Fine jewelry is not only found in major cultural centers such as New York and Paris. It has been produced by artisans and designers around the globe, using techniques steeped in local traditions and materials that are often as indigenous as the craftspeople sitting at their jeweler’s workbenches.
The earliest examples of Native American jewelry are usually called "old pawn," a phrase taken from the days when Native Americans would hock personal pieces of jewelry to make ends meet. Lots of Native American silver and turquoise pieces are routinely sold as old pawn, but only examples from the 1800s deserve that label. Silver was the base metal for most of these pieces, and one of the first styles seized upon by Navajo artists was the squash-blossom necklace.
Navajo artisans were also the first Native Americans to work with turquoise, which was common to the Southwest before it was mined out. The best Navajo necklaces and bracelets were labeled with the name of their source mine, just like a fine wine is labeled with the vineyard that has supplied its grapes. Due to the scarcity of local stone, it wasn’t long before high-quality turquoise was being imported, while softer, poorer-quality turquoise was often treated with resin to make it hard.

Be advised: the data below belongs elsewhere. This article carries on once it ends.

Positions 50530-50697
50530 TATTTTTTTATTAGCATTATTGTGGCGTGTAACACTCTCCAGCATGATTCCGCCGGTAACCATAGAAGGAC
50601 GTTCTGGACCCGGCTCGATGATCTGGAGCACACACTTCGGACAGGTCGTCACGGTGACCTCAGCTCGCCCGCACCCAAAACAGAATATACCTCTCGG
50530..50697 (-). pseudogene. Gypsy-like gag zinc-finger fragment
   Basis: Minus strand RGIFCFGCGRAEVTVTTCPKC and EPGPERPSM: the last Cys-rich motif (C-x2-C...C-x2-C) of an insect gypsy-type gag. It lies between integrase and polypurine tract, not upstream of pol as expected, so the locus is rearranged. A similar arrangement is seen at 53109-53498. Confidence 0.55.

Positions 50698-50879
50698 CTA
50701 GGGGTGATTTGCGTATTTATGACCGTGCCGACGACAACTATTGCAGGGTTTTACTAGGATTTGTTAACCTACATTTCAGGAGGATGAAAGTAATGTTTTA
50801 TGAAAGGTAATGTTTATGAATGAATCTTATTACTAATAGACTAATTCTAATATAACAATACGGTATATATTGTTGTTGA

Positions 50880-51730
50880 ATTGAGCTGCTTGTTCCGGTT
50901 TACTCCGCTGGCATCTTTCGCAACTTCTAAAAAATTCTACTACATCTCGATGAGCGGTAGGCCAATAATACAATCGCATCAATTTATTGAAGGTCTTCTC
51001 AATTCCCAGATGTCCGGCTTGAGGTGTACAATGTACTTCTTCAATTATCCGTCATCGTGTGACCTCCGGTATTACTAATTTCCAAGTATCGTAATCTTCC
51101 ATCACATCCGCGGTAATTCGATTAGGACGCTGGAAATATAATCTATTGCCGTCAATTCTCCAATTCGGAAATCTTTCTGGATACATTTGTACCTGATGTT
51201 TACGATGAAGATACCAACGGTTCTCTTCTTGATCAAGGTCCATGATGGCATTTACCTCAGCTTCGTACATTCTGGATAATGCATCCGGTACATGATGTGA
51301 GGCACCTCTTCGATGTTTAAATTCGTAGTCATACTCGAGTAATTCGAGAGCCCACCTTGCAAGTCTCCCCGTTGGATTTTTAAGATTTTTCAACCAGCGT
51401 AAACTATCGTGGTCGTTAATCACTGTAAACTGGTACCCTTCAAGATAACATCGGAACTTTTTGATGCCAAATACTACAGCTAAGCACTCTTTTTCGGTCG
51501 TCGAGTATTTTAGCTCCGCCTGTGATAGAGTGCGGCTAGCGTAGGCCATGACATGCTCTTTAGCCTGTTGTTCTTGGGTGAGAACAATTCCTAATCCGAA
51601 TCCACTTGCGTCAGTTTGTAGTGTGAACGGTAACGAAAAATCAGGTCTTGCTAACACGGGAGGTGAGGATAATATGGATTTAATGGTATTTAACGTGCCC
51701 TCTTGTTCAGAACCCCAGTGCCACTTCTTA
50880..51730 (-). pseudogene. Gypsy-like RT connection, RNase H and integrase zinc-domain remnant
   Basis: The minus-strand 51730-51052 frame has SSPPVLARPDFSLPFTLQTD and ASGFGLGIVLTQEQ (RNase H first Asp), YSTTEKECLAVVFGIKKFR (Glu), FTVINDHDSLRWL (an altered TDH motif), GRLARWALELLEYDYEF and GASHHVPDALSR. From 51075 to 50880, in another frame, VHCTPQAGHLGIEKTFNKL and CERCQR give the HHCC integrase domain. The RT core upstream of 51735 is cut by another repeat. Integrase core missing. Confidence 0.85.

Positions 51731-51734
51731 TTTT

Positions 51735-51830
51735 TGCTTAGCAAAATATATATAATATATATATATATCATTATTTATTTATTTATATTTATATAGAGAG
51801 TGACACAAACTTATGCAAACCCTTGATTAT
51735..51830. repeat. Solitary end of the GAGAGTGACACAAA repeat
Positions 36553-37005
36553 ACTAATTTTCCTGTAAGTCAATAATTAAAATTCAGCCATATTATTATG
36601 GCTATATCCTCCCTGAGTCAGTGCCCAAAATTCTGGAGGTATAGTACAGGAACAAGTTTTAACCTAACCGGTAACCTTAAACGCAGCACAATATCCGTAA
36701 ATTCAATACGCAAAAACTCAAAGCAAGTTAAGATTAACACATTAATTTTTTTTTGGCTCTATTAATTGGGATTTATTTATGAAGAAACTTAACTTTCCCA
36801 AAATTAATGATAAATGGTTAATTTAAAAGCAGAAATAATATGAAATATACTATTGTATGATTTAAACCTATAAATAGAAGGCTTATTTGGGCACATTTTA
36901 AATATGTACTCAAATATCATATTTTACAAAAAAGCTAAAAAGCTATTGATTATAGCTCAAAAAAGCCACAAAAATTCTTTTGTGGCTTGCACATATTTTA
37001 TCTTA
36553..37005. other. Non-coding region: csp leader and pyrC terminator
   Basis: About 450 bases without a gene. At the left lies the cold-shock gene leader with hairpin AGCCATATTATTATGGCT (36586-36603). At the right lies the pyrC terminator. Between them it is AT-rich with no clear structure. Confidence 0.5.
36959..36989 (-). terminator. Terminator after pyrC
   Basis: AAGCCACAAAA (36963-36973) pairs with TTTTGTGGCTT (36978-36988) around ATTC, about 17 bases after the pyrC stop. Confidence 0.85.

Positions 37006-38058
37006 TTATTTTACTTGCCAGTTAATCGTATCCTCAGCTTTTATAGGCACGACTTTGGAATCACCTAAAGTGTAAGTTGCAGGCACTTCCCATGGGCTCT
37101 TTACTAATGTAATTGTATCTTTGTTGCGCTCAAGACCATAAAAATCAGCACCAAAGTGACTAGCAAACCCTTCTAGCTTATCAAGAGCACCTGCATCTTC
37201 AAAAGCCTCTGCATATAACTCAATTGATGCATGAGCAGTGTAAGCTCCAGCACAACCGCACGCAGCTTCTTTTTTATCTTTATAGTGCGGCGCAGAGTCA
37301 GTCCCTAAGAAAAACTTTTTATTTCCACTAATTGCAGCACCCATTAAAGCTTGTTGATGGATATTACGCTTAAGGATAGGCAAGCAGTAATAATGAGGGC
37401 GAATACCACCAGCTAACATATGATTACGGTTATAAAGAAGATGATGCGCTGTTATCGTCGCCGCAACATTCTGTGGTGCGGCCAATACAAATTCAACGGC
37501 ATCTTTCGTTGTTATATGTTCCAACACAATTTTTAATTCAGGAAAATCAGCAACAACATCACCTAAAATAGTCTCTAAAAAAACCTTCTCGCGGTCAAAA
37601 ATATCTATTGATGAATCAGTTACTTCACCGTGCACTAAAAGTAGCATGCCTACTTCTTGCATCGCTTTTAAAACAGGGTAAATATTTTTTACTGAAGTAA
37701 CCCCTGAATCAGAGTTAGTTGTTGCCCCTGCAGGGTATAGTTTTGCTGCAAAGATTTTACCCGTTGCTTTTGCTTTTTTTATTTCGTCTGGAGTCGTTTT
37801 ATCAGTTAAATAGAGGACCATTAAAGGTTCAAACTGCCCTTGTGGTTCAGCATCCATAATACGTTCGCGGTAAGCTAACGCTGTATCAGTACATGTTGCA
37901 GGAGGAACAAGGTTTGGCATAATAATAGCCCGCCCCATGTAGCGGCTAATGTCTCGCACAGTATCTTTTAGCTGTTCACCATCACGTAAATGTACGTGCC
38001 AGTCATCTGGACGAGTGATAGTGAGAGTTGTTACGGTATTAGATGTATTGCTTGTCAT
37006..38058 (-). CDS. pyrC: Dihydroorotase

Other tribes worked with different materials to develop their own signature styles. The Pueblo, especially members of the Santa Domingo tribe, were highly skilled when it came to shell necklaces and mosaics. The Zuni added turquoise to the Navajo squash blossoms, and they also pioneered the use of red coral. As for the Hopi, their specialty has long been pins and other objects with patterns and treatments that suggest a textile heritage.
Farther south, in Mexico, silversmithing had been practiced for centuries. Indeed, Mexican silversmiths were the ones who taught the Navajo their trade. An American named William Spratling saw an opportunity to build on this legacy when, in 1931, he established a retail outlet for Mexican jewelry near the silver-mining center of Taxco.